Home Office refuses to end indefinite detention of immigrants
By Jemma Slingo
The Home Office has rejected calls from parliament’s human rights committee to end the indefinite detention of immigrants, despite widespread cross-party support.
The Joint Committee on Human Rights (JCHR) recommended a 28-day limit on immigration detention, arguing that the current detention system is ‘slow, unfair and expensive to run’. It said in February: ‘Indefinite detention causes distress and anxiety and can trigger mental illness and exacerbate mental health conditions where they already exist. Moreover, the lack of a time limit on immigration detention reduces the incentive for the Home Office to progress cases promptly.’
The proposal was backed by legal campaign groups and MPs across parliament.
However, the Home Office said this week that a time limit would ‘severely constrain the ability to maintain balanced and effective immigration control, potentially incentivise significant abuse of the system, and put the public at risk’.
‘Even countries that do apply a time limit to immigration detention do not operate such a short one,’ it added.
The UK’s immigration detention system, which detains around 25,000 people per year, has come under increased scrutiny this year.
In March, the Home Affairs Select Committee found ‘serious problems with almost every element of the immigration detention system’ while analysis by Liberty and Cambridge Econometrics found that a 28-day time limit would save the taxpayer £35million per year.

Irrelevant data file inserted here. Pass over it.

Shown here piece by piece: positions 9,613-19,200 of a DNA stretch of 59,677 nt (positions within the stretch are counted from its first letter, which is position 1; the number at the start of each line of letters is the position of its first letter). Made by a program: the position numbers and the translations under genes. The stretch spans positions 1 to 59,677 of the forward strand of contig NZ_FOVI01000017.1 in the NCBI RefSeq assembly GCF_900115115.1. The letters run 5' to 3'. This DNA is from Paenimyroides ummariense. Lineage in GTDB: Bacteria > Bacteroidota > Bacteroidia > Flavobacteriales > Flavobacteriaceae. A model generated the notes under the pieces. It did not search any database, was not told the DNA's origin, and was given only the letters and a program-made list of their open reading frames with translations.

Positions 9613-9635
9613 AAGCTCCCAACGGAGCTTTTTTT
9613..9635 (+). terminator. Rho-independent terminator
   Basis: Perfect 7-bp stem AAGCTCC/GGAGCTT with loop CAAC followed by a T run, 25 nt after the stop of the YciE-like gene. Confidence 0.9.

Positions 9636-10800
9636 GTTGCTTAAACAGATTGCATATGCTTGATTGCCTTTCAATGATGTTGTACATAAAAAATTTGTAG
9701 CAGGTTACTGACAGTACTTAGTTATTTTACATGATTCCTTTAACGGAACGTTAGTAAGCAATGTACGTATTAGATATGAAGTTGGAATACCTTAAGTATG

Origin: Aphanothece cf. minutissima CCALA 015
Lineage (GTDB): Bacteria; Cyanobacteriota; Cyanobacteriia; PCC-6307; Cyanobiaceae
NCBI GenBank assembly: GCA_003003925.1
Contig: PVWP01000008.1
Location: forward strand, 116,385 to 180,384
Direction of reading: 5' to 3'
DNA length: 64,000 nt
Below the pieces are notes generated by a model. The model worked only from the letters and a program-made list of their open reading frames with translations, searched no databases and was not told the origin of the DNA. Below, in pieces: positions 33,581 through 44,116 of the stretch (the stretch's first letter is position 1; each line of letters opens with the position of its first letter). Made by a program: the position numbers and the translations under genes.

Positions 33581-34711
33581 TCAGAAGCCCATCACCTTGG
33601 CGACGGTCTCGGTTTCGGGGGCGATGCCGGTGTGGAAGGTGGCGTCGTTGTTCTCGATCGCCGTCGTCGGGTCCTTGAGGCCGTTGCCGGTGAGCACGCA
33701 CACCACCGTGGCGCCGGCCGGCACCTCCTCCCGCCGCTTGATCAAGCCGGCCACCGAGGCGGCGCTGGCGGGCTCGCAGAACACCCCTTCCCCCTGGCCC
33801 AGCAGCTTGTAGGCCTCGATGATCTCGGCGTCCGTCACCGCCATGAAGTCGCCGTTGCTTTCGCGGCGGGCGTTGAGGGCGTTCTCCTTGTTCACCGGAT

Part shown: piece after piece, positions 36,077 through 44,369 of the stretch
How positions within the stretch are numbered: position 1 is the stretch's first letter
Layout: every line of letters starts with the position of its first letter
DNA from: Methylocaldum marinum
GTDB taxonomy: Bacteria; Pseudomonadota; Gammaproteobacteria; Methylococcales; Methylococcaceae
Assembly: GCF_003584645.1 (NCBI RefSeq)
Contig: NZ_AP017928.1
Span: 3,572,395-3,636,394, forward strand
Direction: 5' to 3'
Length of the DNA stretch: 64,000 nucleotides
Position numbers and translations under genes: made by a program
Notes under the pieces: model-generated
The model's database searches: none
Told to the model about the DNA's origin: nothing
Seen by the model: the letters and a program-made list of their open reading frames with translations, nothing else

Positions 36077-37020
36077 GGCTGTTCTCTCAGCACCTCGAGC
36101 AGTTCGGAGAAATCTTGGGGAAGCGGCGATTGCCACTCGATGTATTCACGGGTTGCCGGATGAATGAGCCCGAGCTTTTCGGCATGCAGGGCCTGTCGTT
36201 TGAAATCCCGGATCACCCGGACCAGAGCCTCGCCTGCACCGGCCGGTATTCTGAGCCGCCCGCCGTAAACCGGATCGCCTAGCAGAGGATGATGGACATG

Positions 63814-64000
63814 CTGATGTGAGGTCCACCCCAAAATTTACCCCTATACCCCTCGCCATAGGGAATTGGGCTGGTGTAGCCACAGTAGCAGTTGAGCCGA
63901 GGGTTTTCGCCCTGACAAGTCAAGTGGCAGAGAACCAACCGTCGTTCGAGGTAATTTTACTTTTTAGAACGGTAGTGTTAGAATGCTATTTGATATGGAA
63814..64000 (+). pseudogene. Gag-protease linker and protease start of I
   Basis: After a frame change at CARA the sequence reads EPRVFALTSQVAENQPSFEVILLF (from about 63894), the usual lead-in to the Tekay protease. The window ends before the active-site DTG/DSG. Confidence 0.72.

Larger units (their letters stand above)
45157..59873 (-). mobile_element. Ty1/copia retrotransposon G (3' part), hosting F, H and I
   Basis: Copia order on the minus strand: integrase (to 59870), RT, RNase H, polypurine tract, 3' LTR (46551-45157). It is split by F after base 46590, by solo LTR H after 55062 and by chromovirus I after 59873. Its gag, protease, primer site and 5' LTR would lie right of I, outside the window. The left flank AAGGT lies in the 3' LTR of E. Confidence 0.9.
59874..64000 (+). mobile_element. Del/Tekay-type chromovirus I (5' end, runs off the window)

Harriet Harman, chair of the JCHR, said: ‘Home Office immigration detention is arbitrary, unfair and breaches human rights. Repeated detention and release, which characterises the system, shows that it must be reformed.’
James Wilson, acting director of campaign group Detention Action, said: ‘We believe that the government is relying on slogans and unsupported claims, rather than the independent evidence available. It continues to opt for [a system] that is beset by inefficiencies, routinely ensnares vulnerable trafficking survivors, and releases the majority of people detained after pointlessly depriving them of their liberty.’
Proposals for the introduction of statutory safeguards such as a 28-day time limit have been set down in a cross-party amendment to the Immigration and Social Security Coordination (EU Withdrawal) Bill, which is currently before parliament.
(Courtesy: Law Society Gazette)